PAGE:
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What is a modem?

From the text, a modem is what separates phone or tv signals from internet signals. This leads raises a few questions:

  1. Does the modem have a IP address?

  2. Does it deframe and reframe datagram units?

12 comments
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The MoDem stands for Modulator Demodulator. As stated in another post, it modulates and demodulates signal 'types.' For sake of simplicity just think of it as your computer speaks digitally, the modem converts that to 'telephone languge'. The data flows down the network (or internet) hits another modem that 'de'modulates that converts it back to data your computer can understand. Thing is... on CCNA, I wouldn't expect a question about a modem.

oh my god i'm old.

[deleted]
3 points · 3 months ago

Oh my God man. I thought this question was a joke or something. I realize I too am old.

Original Poster1 point · 3 months ago

Why are modems no longer a thing? Personally, I have fiber optic and all the business I have been to use fiber optic as well lol.

1 point · 3 months ago · edited 3 months ago

They are absolutely still a thing, although I'd imagine fiber doesn't need them as it communicates in light signals alone. Feel free to correct me, though, I'm talking out of my ass here.

Edit: I stand corrected, as I expected to be. My fellow networking nerds have kept me honest.

Fiber does use a modem, the ONT or MC.

3 points · 3 months ago · edited 3 months ago
  1. Modems don't have to have an ip address, but they usually do. My motorolla surfboard ip address is 192.168.100.1. Accessing it via web browser allows me to see its current status, modulation type, frequencies, logs, etc.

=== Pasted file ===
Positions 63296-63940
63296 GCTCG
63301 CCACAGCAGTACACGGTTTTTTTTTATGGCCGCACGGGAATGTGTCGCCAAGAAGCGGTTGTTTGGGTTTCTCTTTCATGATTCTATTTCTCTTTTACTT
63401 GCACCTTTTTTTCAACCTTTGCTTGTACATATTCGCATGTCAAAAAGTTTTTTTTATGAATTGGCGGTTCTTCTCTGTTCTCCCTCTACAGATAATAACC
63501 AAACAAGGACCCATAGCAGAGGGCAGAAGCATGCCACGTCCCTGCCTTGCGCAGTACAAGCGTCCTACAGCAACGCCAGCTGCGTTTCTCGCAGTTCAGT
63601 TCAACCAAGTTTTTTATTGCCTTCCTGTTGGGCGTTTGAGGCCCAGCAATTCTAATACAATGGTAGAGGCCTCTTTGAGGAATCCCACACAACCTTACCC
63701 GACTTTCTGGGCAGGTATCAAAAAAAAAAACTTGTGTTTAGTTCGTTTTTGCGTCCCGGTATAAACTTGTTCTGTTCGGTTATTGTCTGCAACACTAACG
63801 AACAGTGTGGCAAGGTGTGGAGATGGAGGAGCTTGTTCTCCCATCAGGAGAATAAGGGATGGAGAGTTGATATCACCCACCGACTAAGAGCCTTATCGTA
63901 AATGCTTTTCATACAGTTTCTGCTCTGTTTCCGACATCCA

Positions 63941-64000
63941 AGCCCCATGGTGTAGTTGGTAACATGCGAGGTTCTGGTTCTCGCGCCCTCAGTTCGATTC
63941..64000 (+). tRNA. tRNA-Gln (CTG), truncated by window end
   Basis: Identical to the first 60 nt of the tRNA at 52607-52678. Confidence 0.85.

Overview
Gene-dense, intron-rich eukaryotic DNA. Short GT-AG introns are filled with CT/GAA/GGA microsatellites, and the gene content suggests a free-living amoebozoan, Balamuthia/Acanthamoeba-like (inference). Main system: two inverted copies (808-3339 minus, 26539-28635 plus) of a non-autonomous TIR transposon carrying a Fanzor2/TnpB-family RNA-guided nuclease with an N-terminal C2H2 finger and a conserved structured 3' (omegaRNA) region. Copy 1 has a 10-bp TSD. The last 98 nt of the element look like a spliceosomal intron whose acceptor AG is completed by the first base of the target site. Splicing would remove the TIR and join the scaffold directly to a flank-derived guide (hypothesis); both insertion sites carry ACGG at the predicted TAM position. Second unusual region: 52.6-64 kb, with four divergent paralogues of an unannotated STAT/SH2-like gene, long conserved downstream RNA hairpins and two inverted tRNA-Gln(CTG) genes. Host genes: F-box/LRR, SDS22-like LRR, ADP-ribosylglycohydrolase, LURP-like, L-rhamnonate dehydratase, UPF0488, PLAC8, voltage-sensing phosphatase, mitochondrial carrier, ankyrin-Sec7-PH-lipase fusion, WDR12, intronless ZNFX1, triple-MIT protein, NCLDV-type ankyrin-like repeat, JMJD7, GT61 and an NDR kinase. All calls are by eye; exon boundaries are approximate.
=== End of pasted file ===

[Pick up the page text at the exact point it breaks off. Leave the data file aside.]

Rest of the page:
2. It depends entirely on the what medium your data is being sent across and specifically what protocol it is using. So for cable modems, the layer 2 protocol is called DOCSIS. I think pretty much every cable company is using version 3.x.

So when your home router sends its data out to the cable modem, the layer 2 protocol is ethernet (i believe) and when your modem receives this frame, it adds its own docsis frame around the ethernet frame. A frame within a frame. This gets modulated into an RF signal and sent out via coaxial cable to the cable company's equipment where the reverse process occurs. The docsis frame is stripped off and the ethernet frame can be read by the cable company's router.

Thats the basic gist of it.

a MoDem Modulates and Demodulates analog to digital signaling.

Modulator Demodulator

and here I thought it was Mormon Democrats ... TIL

You're over-thinking...the definition of a modem is irrelevant to any modern CIsco certification.

In the simplest way possible, I'd say the a modem converts one type of signal into a different type of signal.

Which text and what page?

Original Poster1 point · 3 months ago

Dont remember, exactly It was in my notes, something about dsl and cable using modems. Then it dawned on me that most of the text I have seen never really gave any information about it besides the separating phone and tv.

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